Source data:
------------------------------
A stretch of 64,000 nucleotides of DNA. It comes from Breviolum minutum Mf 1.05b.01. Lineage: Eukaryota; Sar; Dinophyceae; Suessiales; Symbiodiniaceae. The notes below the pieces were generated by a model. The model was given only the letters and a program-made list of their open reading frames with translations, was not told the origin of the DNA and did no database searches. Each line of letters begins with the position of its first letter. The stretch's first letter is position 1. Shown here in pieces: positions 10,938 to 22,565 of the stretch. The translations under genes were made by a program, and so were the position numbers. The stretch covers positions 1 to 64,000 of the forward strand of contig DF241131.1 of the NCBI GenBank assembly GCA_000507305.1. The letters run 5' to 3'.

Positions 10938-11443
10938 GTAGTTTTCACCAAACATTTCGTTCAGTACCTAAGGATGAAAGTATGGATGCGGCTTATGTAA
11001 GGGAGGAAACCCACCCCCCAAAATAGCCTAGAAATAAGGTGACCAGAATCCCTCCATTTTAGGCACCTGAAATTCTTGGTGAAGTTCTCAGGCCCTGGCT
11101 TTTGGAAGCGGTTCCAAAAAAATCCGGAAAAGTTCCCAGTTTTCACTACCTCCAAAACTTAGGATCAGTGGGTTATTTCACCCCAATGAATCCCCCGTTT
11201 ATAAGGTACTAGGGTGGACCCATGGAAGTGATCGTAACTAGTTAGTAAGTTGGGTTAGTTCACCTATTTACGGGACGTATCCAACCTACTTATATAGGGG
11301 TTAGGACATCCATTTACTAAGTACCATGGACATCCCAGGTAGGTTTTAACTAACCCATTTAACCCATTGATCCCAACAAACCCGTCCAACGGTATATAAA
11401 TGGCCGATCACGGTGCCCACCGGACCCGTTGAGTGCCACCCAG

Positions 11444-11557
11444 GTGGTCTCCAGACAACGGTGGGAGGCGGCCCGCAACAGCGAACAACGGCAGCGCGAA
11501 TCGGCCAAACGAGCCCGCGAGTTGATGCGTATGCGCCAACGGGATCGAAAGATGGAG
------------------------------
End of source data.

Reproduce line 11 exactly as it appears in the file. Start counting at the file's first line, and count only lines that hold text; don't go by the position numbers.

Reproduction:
11501 TCGGCCAAACGAGCCCGCGAGTTGATGCGTATGCGCCAACGGGATCGAAAGATGGAG